Citizenship of the Adopted Orphan

  1. The Child Citizenship Act (CCA)

CCA became effective on February 27, 2001. The CCA represents a significant and important change in the U.S. immigration law. Under the new law, most foreign-born children adopted by U.S. citizens will automatically acquire U.S. citizenship.

  1. Qualification of automatic citizenship of adopted orphans

Under the CCA, the adopted orphan will automatically acquire U.S. citizenship on the date that all of the following requirements are satisfied:

    1. At least one adoptive parent is a U.S. citizen and meets certain requirements;
    2. The child is under 18 years of age;
    3. A full and final adoption of the child is completed; and
    4. The child is in a valid non-immigrant status in the US.

Steps for meeting the CCA requirements

For orphans issued an IR-3 visa:

Adopted orphans under the age of 18 who are admitted with valid IR-3 visas (children already fully adopted abroad) automatically receive US Citizenship based on the date of entry into the US. The USCIS will review IR-3 packets and automatically send Certificates of Citizenship to approved orphans parents. No additional fees or paperwork are required.

For orphans issued an IR-4 visa:

Adopted orphans who receive admission based on a valid IR-4 visa (orphans have not had a valid adoption for US immigration purposes) will become legal permanent residents and receive a green card upon entry to the US. The orphan will receive automatic citizenship once a full and final adoption is completed in the US. In order to receive automatic citizenship, the adoption must occur before the child has reached 18 years of age. Proof of citizenship may be attained by filing the N-600 form and necessary fees with a USCIS office.

For orphans 18 years of age or older, issued an IR-3 or IR-4 visa:

If the adopted orphan cannot meet all requirements prior to his 18th birthday, he no longer qualifies for automatic citizenship. He must apply for naturalization independently and meet eligibility requirements that currently exist for adult lawful permanent residents.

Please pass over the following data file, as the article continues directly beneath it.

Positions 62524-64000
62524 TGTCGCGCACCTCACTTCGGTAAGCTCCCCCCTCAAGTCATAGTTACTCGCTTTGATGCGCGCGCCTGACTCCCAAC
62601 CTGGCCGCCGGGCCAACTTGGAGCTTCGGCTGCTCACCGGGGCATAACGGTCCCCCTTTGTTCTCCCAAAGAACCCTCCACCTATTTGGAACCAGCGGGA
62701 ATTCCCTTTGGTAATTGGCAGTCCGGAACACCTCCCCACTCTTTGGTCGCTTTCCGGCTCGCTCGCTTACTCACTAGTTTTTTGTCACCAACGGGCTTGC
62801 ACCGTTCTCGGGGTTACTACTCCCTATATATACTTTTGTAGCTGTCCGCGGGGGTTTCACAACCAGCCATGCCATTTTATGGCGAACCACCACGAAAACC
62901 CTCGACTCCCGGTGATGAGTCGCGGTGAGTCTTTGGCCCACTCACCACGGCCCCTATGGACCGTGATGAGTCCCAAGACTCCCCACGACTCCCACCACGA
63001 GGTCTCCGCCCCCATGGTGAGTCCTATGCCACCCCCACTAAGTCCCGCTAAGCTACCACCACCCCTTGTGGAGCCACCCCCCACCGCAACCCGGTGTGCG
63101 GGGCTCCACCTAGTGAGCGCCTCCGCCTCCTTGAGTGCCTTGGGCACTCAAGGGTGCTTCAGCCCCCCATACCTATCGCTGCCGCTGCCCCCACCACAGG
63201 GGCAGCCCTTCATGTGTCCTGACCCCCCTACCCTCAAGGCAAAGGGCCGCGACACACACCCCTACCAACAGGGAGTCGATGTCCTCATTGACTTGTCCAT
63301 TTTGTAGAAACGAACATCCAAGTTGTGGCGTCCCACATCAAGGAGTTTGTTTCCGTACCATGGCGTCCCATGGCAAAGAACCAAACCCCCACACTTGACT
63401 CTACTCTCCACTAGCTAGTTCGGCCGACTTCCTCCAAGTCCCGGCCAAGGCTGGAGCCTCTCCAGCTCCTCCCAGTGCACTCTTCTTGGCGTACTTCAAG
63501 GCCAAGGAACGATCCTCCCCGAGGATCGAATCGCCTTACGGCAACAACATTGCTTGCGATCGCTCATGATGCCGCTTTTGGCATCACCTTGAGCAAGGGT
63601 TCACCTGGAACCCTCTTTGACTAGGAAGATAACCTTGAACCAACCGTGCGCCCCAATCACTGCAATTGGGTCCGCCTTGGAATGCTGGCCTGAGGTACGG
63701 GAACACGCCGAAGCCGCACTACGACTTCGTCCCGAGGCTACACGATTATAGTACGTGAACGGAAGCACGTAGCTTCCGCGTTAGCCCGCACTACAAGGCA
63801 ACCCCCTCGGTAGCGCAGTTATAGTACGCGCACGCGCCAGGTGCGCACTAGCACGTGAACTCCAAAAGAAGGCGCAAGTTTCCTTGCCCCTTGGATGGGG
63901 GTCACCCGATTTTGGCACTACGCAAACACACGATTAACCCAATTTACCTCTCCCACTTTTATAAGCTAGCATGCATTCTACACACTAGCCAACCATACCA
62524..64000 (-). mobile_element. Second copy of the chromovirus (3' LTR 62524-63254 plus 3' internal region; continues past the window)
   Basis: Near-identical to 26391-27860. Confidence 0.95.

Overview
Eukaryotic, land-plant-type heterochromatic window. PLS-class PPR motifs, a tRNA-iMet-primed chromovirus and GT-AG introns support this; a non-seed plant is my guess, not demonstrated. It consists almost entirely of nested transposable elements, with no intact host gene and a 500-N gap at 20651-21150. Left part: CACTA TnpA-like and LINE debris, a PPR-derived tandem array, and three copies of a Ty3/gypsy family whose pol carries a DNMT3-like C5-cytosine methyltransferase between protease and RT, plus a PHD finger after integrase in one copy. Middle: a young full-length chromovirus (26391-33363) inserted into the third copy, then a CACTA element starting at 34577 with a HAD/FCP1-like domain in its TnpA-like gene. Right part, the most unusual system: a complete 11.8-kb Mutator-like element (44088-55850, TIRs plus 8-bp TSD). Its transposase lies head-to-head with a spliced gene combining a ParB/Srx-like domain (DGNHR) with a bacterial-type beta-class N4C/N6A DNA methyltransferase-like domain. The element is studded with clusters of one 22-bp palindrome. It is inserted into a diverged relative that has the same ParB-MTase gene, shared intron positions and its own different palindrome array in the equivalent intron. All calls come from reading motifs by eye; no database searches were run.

For other information about Adoption and Immigration, please click on one of the following topics below:

A Brief Background for Adoption
Who can be considered as a child?
What about an adopted child?
Adopted by a US Citizen
Adopted by a Permanent Resident
Adopted by an Alien with a Valid Non-immigration Visa
The Immigration Procedure for Adoption
Citizenship of the Adopted Child
Adopted Child and His Natural Parents


Orphan Adoption Program and Eligibility
Advance Processing and Orphan Petitions
The Immigration Procedure for Adopted Orphans
Citizenship of the Adopted Orphan


Hague Convention Adoption and Eligibility
Differences between Hague adoptions (I-800) and orphan adoptions (I-600)

Frequently Asked Question about Adoption and Immigration

Refer this page to a friend


Related Items

Family Immigration

Adjustment of Status | Adoption | Advance Parole | Application Fees | Asylum & Removal | Business Entities | Corporate Clients | Consular Processing | Divorce | E-1 & E-2 | EAD | F-1 | Family Immigration | FAQs | Forms | Investor Visa | Immigration Glossary |
K Visa
| L Visa | Marriage | Naturalization | Non-immigrant Visas | O-1 | Processing Time | Road to Green Card | TN | Visa Bulletin

"The best way to
predict your future is
simply to create it."
- Peter Drucker.

Copyright © 1999-2005. Zhang & Associates, P.C. All Rights Reserved
New York   Houston Chicago Austin Los Angeles  
Tel: 1.800.230.7040 • E-mail: info@hooyou.comPrivacy Policy